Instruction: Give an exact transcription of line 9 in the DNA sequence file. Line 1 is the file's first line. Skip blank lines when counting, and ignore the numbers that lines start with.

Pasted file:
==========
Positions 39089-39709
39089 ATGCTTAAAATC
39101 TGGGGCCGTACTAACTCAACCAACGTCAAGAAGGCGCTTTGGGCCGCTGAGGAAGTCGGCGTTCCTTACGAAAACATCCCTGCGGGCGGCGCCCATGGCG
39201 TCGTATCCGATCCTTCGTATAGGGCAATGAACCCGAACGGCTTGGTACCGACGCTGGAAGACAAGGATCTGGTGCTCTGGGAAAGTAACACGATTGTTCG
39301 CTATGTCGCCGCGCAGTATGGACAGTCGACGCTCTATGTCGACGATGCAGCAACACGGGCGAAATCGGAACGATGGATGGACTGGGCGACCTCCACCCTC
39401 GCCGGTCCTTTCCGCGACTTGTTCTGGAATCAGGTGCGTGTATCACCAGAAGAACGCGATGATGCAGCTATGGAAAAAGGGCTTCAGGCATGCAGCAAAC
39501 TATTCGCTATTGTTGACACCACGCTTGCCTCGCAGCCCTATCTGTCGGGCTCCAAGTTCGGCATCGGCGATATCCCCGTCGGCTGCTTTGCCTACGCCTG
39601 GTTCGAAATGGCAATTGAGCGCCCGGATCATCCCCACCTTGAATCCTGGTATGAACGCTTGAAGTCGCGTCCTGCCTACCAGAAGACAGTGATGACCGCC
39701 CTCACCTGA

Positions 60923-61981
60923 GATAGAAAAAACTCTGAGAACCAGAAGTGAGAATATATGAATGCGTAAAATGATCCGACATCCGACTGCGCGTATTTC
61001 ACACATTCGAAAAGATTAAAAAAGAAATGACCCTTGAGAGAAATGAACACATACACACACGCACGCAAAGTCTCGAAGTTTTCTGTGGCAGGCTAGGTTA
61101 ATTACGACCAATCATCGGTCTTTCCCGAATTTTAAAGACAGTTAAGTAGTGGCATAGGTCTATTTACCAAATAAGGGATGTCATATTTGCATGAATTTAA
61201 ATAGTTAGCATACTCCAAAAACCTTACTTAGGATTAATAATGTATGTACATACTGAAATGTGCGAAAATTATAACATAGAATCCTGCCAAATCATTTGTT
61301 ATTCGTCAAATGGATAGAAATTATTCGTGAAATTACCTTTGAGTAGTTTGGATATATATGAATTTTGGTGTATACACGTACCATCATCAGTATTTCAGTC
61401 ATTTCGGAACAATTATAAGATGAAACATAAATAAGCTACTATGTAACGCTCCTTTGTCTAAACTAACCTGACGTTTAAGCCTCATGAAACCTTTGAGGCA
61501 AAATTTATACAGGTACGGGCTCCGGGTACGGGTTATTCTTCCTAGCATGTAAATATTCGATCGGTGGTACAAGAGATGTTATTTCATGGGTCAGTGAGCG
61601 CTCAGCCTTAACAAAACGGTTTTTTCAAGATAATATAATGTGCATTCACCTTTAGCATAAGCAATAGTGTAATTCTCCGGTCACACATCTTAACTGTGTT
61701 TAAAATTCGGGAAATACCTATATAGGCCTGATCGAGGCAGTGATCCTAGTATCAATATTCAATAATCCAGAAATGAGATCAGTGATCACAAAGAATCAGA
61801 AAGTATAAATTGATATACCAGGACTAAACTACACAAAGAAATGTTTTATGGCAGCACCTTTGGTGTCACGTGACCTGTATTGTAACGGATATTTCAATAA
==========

39701 CTCACCTGA